The power ministry has sought Cabinet approval for a policy change categorising large hydro projects as renewable energy sources. Currently, only hydro projects under 25 MW are identified as renewable energy. Apart from helping the country attain the target of having 175 GW renewable capacity by 2022, the renewable energy tag would help hydro power get a priority over thermal electricity while being dispatched to the consumers. The hydro sector would also get additional leg-up as the states can fulfill their mandatory renewable purchase obligations by buying electricity from these power plants.
The power ministry note, reviewed by FE, also seeks the Cabinet approval for introducing a separate ‘hydropower purchase obligation’ category. To reduce hydro-power tariffs, the ministry also wants the cabinet to approve, modify existing norms and not let the host states receive free power from hydro power plants till five years from commissioning. As per existing provisions, developers have to contribute 12% free power to state governments.
The ministry has also asked for “in-principle’ approval to allow infrastructure costs that are not directly related to power generation (such as construction of roads, bridges, and flood moderation infrastructure) to be excluded from calculation of hydro electricity tariffs.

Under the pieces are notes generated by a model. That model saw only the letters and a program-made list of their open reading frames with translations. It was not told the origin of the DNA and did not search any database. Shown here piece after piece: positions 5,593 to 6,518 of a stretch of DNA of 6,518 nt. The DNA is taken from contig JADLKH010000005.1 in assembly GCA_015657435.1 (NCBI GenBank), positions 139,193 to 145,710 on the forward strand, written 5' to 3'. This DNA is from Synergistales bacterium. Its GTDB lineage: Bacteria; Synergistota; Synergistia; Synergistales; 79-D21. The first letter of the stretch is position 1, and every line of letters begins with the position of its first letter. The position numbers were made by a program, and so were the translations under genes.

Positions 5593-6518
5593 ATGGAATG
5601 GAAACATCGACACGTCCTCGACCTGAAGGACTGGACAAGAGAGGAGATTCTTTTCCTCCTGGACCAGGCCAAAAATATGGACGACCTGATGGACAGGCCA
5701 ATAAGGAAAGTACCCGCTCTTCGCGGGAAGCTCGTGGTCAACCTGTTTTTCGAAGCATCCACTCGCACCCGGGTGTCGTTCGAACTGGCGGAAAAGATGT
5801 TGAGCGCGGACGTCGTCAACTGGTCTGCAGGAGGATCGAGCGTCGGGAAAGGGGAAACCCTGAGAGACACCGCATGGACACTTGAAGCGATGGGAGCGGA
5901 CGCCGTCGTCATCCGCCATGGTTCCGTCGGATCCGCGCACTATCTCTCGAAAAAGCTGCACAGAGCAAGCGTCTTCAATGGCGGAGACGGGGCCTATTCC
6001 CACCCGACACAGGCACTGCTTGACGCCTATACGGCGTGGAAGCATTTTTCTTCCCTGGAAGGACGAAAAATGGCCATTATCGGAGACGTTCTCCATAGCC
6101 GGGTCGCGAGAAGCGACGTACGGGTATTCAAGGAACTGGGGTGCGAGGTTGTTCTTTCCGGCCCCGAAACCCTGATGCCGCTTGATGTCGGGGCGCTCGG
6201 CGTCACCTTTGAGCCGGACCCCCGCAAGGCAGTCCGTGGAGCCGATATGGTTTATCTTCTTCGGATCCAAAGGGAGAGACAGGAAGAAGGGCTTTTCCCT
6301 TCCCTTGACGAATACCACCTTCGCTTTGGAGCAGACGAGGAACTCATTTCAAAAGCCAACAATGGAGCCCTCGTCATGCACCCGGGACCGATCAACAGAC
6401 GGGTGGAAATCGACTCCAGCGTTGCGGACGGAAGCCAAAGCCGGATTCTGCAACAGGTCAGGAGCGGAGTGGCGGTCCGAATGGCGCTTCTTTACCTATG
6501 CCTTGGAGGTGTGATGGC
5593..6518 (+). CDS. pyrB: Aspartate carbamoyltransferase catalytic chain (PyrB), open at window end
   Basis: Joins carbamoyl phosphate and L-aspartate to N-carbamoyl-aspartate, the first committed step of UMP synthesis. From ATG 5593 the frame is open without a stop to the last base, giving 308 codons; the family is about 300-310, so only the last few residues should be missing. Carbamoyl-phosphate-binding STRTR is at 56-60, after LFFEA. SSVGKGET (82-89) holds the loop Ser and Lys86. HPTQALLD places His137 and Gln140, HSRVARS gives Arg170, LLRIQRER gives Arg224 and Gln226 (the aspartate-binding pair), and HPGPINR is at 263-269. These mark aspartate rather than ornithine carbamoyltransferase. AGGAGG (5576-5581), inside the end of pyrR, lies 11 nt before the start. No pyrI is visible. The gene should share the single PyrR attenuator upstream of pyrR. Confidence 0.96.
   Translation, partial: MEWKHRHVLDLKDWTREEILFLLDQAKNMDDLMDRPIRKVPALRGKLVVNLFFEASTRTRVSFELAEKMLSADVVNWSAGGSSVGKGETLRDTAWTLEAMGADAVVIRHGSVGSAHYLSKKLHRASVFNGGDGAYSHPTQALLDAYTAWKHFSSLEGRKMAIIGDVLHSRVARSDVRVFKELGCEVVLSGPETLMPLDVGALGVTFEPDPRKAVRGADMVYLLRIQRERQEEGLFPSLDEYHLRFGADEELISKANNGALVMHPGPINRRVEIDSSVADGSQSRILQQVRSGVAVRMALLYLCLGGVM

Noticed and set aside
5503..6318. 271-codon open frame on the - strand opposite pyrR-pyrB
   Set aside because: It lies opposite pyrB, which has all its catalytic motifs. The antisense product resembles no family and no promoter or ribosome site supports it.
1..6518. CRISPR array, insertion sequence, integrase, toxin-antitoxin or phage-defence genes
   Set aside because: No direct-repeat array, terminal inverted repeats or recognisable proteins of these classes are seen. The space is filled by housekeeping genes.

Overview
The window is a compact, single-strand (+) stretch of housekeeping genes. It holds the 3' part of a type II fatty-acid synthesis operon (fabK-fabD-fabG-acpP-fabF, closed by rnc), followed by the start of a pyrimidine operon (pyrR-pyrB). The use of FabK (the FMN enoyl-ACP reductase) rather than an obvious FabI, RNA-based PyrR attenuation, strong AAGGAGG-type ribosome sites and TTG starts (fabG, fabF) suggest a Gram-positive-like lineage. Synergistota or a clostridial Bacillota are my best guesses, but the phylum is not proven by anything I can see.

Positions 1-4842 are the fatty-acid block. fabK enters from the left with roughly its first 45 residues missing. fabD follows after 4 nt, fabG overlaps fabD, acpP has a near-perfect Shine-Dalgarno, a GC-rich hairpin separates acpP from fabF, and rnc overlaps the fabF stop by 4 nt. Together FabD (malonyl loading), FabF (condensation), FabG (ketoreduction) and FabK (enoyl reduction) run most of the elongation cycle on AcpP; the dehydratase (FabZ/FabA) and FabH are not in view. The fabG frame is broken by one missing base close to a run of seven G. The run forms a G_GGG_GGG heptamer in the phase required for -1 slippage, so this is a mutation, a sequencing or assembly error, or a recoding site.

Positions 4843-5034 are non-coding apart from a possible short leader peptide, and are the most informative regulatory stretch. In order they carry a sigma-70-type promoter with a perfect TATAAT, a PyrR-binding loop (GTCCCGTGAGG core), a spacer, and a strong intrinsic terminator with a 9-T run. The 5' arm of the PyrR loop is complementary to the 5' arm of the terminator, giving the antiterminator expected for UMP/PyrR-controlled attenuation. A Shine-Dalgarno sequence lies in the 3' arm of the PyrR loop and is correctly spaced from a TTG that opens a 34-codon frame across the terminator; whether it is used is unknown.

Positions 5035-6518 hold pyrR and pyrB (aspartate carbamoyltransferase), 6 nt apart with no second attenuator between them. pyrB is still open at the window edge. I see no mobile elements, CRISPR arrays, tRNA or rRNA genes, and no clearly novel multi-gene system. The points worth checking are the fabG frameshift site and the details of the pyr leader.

Though not categorically asking for the Cabinet’s approval, the power ministry has also recommended providing certain ‘special dispensation’ for hydro-based power plants. The power ministry has proposed a 4% interest subvention scheme for 22 hydro projects with 10,436 MW capacity, likely to be commissioned in the next five years.
The low-cost credit could be sourced from the national clean energy fund, where “there are sufficient funds available to provide interest subvention,” the ministry said.
From the `86,440 crore collected from the coal-cess (`400/tonne) till FY18, only `29,645 crore have been transferred to the clean energy fund.
Addressing a longstanding demand from the hydro industry, the tenure of loans to these projects have been proposed to be increased to 20 years from the current norm of 12 years. To enhance the viability of hydro projects, the norm of return on equity could be reduced from 16% to 14%, power ministry suggested.
It has also recommended that operation and maintenance cost should be estimated at 1% for tariff calculation. Currently, such costs are estimated at 3% while calculating tariffs, raising the cost of hydro power.
Hydro power’s advantage of starting and stopping generation faster than other conventional modes, helps balance the transmission grid—a crucial advantage amid the recent surge in solar and wind power generation, which can be uncertain and intermittent. While the average price at which discoms purchase power is R3.5/unit, hydro power can cost as much as R6.4/unit. Despite India being resource-rich, hydro power is yet to contribute a commensurate share to its energy mix, accounting for only 13% of its installed generation capacity of 346 GW.